How it all started

Hello, My names James and in 2018 I decided to ride my bike around the world.

I’d been working a lot, 60 hour weeks for the past three years. I had bought a CBR500R as a reward for myself and did 8,000km around Europe in two 2 week holidays from work. I really enjoyed these trips and greatly looked forward to the next but the issue I had was I couldn’t go much further in two weeks!

It was December 2017 that I finally finishing my thinking and decided what to do. My thoughts were, I could either settle down and start working towards a house or go and travel. I knew that if I started with the house now then I would not be able to travel till much later and you only have now. Later may or may not come.

Role on 5 months and on the 31st of May 2018 I worked last day! I was about to take an 18 month sabbatical from work to travel the world by motorcycle.The first month was preparation, I still had a couple of vaccinations to get and research a little more. The plan was to take the Honda CBR500R around Europe for three months followed by 1 month preparing a Suzuki DRZ400 and then, to ride South America followed by Central America and North America. The plan was that I’d finish up in North America. Once there, I would then decide if I wanted or needed to return to work after the 18 month sabbatical or if I would go and work in Australia on a work visa. The final step would be to return home via South East Asia.

My country hit list – Both for motivation and to figure out how to tackle them

After a month of preparation and looking like a pincushion from vaccinations the start of June had arrived and my family was heading to Portugal. I decided to join them and booked a ferry to Santander from Portsmouth just like I had twos years before on my first trip outside of the UK on the motorcycle.

I then spent up until the end of August touring around Europe

My plan then was Poland, Lithuania, Latvia and Estonia before I headed back to the UK for one month to prepare the DRZ400 for South America to fly out at the start of November to Santiago Chile.Unfortunately my plan didn’t go to plan. Due to family reasons I ended up flying back home from Czech. Eventually I returned to collect the bike in November and rode it back to the UK. I may have been delayed against my plans but I was adamant that I would not let anything stop me from doing what I wanted.

I had a DRZ400 that I was originally going to use, but 8 months before I planned to take it to South America someone decided to steal it from me! So I bought this DRZ400E in April.

It looked in good condition…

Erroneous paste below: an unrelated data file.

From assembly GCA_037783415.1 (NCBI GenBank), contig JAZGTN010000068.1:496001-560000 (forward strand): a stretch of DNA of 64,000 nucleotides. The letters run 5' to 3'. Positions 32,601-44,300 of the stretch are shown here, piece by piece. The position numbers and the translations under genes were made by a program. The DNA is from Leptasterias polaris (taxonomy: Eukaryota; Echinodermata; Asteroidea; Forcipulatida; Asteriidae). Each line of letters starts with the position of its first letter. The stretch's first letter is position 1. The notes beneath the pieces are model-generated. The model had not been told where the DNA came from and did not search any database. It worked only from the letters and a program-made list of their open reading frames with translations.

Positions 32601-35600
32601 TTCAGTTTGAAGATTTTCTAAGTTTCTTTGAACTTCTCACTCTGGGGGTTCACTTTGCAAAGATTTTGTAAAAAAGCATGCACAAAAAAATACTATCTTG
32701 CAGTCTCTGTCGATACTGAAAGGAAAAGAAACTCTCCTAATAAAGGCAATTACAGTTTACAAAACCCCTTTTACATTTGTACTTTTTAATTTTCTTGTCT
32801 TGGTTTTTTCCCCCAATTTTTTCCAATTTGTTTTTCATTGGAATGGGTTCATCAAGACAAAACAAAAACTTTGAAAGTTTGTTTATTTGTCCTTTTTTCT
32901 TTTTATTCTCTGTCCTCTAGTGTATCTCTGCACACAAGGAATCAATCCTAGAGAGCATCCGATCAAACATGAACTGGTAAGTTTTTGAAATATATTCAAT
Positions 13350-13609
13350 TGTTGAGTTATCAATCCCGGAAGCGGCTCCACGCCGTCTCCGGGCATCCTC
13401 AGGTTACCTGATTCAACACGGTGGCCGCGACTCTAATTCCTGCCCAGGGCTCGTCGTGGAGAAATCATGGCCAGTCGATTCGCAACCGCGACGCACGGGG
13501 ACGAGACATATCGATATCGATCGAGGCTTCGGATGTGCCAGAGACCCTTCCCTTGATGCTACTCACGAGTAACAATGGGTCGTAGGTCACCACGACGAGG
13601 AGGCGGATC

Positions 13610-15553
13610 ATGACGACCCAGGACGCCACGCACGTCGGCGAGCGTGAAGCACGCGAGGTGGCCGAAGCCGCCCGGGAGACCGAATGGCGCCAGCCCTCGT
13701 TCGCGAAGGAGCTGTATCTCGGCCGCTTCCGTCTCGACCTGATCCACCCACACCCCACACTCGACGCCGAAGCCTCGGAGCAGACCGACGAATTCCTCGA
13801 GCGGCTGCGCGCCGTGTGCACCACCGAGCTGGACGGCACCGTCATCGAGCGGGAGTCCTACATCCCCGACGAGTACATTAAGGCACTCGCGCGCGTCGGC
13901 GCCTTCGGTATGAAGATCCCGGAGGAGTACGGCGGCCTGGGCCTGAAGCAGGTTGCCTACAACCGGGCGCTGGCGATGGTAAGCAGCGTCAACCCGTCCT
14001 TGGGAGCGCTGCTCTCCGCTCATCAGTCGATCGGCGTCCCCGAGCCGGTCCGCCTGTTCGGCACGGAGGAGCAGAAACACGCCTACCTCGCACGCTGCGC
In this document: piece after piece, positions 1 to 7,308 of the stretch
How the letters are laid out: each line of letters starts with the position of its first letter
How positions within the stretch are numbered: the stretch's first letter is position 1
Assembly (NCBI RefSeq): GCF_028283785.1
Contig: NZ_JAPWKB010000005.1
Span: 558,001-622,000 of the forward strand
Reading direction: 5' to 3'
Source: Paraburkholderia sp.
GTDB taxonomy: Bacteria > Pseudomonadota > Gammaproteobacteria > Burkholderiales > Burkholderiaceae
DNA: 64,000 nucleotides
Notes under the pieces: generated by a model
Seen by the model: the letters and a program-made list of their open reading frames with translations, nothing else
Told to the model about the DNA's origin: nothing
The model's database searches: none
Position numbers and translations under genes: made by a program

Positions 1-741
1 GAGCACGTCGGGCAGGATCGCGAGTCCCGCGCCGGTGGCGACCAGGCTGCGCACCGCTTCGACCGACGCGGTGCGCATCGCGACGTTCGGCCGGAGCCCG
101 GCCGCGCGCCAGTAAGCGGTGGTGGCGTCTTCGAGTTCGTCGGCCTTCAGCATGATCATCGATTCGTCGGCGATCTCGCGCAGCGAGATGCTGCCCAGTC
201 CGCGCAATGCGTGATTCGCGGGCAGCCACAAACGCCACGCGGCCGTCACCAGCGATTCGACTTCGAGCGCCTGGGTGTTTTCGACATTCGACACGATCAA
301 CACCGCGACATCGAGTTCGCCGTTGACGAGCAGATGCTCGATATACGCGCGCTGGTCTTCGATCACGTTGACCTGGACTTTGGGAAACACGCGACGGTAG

I thought it would only need minimal things. For example a larger 27L safari tank, heated grips, bashplate, hand guards, indicators and a more comfortable seat. Oh how wrong I was…

So I did the above and then a few more things showed their face…

The list of issues that needed resolving on the DRZ:

  • Leaking Fork seals
  • Carb issues (cleaning, running issues, re-jetting, change of seals due to leaking fuel)
  • Front wheel bearing collapsed – turns out the 7cm spacer was missing when the previous owner replaced the bearings – I was 50km away from home. Needed to get a new spacer made due to being unable to find stock
  • Rear wheel bearing
  • Intermittent running problem with stator wires
  • Radiators overheated – new set of radiators required
  • Split in radiator pipes – couldn’t get the replacements, eventually found a second hand set after a week on Ebay
  • New radiators now hit on the tank – had to modify how the tank sat
  • Check valve clearances and timing chain – peace of mind and small ticking (1 of the 4 was marginally out)
  • Checked compression – 104 psi out of 140
  • Front puncture
  • Rear subframe replacement – previous owner had cut the back end off
  • New chain and Sprockets
  • New clutch cable
  • New brake pads
  • Cracks in left crank causing oil leak
  • Countershaft sprocket oil leak
  • Water in the oil – Oil pump seal
  • Exhaust rubbing on engine

After all this, it’s fair to say my trust in the Suzuki had been destroyed. It was the thought that I had done so much to the bike and that it must be a much more reliable now having replaced all those parts, that kept me repairing it. It may not have been true, and I was not willing to find out, if it was now going to be reliable from here on out. The final straw was the small cracks in the left hand engine casing appeared after some paint came off. That, and combined with the bike still not idling/running correctly despite much attention to the carb, lead me to look for something else.
All this took me until mid May, 5 or 6 solid months of working on the bike and test riding it. The issue was not the work but the more the fact the problems did not come all at once and would appear one after each other. Combined with waiting for the parts to show up it cost me a lot of time (and money too). It was time to sort out a new bike, plan the route and get on the road.

Enter the Honda CRF250 Rally.

To go and see the Honda CRF250 Rally which I decided to chose to ride around the world, including the modifications I made click here.

Or if you would like to see how I chose the route or more on the planning click here.

Notes:

Needless to say the DRZ (or rather the help I received from the person showing me what to do) taught me nearly almost everything I know about mechanics so it wasn’t wasted time! I now feel confidence to fix almost everything on a motorcycle.

Although I wouldn’t let your lack of knowledge of mechanics hold you back from going on a long trip on a motorcycle. Chances are if you chose an older bike with little electronics on it, no matter wherever you are, however remote you are, chances are someone will be able to fix it for you.

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